“Bill’s from Rochester,” my dad said. “Amy’s going to play a concert in Rochester tomorrow.” Oh lord I’m not up for this I thought, any of it. Please let me be well enough to play and sing. I’d just needed to see my dad. I’m losing friends in their fifties and sixties now – can the old man be far behind? Is the future just an endless ticking off on a long scroll of friends, loved ones, acquaintances, enemies and heroes? Gone, gone, gone.

“I just came over in case I don’t get to say goodbye,” a woman with dyed red hair and big glasses was leaning over her walker by my dad’s chair. “I can’t believe you’re leaving us!”

My father and his wife just bought a condo. They can’t stand living in this place anymore –  everybody’s too old and decrepit, he says. My dad’s eighty-eight. Upstairs in his apartment are liquor boxes and copy paper boxes for packing. “Dad, you know you can go to Walmart or U-Haul and just buy a bunch of boxes,” I told him. “They don’t really cost a lot.” I couldn’t believe I was telling my dad how to move. But there was excitement and possibility in the whole enterprise. And I’ll never have to stay in the rubber sheet room again.

Back to my internet search. Acupuncture. It has never occurred to me before to try it. Apparently it has excellent results for sinus conditions. At three in the morning, I book an appointment online and immediately feel a little better. There’s always the possibility to learn about new things, grow and change. Until there’s not.


Gone To California

“Tony says you should come in and talk to him,” says the garage owner’s wife when I call to ask why my van is making a roaring noise so loud I can’t hear the radio with the window open.  “He can’t really ‘splain to you over the phone.” This can’t be good.

It isn’t. But I decide to put it out of my mind for the moment, because I’m flying to California.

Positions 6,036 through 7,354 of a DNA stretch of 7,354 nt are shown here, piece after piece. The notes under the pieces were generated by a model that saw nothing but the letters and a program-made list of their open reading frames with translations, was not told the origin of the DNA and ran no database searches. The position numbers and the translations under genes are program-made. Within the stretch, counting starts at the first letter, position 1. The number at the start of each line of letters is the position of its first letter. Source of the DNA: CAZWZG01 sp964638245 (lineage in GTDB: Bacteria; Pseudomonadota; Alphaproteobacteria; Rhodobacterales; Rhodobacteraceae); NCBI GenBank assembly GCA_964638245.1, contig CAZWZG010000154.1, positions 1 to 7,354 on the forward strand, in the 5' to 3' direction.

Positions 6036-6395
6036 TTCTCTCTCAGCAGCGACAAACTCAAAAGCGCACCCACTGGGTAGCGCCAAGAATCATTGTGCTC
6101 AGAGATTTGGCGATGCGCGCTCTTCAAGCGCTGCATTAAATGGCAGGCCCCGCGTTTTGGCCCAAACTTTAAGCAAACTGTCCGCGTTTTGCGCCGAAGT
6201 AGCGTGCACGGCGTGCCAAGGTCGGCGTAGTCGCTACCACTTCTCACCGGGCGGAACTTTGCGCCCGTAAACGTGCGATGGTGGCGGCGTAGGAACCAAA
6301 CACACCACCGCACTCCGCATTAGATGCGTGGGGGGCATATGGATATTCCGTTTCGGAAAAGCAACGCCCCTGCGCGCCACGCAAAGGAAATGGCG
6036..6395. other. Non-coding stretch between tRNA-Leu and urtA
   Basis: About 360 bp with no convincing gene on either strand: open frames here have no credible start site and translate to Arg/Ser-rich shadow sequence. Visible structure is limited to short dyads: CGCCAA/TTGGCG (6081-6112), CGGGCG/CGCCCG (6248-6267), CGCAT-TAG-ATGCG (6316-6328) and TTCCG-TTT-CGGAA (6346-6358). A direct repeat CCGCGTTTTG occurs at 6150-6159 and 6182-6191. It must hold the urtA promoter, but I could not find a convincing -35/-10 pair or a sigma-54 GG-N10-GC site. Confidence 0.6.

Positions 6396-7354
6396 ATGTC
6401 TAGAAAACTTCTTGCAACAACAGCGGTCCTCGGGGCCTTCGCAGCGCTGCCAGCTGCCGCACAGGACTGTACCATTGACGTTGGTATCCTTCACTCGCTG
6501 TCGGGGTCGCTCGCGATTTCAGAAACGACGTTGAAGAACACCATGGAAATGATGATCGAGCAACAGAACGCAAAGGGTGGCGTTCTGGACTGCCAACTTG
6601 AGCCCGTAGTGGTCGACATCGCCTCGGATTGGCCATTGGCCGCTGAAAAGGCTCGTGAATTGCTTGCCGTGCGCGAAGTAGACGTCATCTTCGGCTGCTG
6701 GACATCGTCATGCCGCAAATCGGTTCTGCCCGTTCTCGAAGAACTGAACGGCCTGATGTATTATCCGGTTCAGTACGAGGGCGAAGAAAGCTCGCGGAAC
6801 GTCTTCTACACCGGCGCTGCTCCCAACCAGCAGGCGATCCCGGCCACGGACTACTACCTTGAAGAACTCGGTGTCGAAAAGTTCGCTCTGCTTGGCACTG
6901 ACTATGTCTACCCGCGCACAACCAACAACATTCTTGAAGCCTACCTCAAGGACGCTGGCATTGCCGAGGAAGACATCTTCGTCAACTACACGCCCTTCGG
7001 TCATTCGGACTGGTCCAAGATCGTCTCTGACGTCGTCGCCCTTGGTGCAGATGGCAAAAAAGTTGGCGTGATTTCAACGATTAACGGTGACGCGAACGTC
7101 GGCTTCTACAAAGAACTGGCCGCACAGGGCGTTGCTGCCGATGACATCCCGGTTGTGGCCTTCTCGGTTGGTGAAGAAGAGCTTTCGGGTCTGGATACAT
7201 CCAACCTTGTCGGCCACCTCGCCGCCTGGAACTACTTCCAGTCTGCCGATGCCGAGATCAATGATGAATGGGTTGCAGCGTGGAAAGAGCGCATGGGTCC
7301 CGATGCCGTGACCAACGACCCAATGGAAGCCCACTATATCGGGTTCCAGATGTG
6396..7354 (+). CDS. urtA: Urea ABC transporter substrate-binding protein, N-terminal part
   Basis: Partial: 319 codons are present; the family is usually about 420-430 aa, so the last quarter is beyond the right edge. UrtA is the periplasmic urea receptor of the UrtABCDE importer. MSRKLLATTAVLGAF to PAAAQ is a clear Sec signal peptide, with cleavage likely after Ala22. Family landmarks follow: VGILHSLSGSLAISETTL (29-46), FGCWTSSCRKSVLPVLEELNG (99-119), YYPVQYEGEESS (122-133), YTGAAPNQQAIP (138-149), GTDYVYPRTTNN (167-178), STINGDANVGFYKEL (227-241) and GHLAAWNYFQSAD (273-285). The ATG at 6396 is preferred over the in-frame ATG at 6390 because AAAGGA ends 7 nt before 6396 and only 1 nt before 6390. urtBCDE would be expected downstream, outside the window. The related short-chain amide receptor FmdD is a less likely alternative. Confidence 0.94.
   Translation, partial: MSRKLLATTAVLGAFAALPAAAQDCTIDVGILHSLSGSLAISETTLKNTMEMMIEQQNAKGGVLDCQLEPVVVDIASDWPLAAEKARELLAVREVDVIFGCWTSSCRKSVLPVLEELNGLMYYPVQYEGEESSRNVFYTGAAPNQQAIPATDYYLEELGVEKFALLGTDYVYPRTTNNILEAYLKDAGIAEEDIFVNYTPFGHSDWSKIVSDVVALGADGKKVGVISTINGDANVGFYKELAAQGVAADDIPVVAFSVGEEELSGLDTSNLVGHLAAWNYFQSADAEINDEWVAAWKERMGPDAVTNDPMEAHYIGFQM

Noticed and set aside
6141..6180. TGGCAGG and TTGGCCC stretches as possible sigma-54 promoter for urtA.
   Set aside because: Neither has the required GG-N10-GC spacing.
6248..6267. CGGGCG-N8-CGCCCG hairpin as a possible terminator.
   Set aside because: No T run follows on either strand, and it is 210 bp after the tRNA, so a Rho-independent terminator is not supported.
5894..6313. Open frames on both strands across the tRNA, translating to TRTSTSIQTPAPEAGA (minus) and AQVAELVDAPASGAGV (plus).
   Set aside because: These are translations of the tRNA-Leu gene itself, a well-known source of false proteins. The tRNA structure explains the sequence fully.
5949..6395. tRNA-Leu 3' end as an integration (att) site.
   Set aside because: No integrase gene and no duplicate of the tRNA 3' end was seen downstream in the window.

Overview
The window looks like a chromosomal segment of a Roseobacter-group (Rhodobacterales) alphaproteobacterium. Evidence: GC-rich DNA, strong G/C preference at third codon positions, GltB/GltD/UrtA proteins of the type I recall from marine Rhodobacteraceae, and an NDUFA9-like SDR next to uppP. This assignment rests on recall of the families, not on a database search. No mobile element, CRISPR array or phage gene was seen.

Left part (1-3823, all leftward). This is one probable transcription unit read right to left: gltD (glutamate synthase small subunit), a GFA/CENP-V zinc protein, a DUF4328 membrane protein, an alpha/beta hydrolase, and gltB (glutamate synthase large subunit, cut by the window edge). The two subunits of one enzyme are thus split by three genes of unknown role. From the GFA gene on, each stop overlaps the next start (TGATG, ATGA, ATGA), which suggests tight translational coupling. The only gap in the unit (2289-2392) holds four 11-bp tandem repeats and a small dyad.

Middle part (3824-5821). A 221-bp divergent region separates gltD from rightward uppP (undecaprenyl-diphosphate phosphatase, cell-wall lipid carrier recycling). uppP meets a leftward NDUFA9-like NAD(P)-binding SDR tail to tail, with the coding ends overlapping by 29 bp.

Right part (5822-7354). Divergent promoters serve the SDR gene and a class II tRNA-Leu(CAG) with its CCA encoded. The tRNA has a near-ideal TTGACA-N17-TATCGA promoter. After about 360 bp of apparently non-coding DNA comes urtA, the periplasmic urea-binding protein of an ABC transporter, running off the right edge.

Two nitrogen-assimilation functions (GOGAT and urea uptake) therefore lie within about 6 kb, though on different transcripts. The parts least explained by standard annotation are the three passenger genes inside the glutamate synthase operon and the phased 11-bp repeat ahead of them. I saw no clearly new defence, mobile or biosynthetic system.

I’m traveling light: one guitar to carry on, a medium-sized roller bag; purse. I drive the van to Albany Airport. It’s fit to sit in Economy Parking for a week but not much else. At 265,500 miles it doesn’t really owe me a thing.

On the parking lot shuttle, a guy climbs aboard with a wide case. It looks like a crossbow. Don’t let it be a crossbow, I think, and ask him without meaning to “What’s in the case?”

“A crossbow,” he says. “Going down to Texas to do some hunting.” Please do, I think. Go as far away as possible with that thing.

I’ve got a terrible cold and the flight to San Francisco is really hard on my ears. I get off the plane and can’t hear a thing. Partly it’s that the airport is completely silent at 10:30 at night.


Stephanie meets me at the 16th and Mission BART stop. There’s a girl with dreads and tattoos playing and singing for a big crowd in a little plaza outside the station. Young people sit cross-legged on the ground and there’s something sweet and retro about it. Everybody says this town is too expensive for the old counterculture types you associate with San Francisco, so little things like this that may have seemed annoying in the past feel good.

Stephanie feeds me soup in the yellow kitchen of the pretty apartment she shares with Chuck. He’s back east and will stay with me and Eric in a week. Meanwhile we talk about touring and books and music. She reveals herself to be a real friend by showing me how to use a neti pot


I chat with Elmer at Hertz Rental Car, tell him I’m going south to Paso Robles to hang out with friends. It’s easier that way. I’ve learned this trick from Eric, because in England if you tell them you’re a musician sometimes they won’t rent you a car.  We always tell them we’re going to see the grandkids over there. In the US it just saves time. Elmer tells me he’s going to Tahoe to play poker. The words “I’m going to Tahoe” have the most evocative ring, I see Frank Sinatra with a tennis racket, Raquel Welch in skiwear rather than Elmer off-hours from Hertz.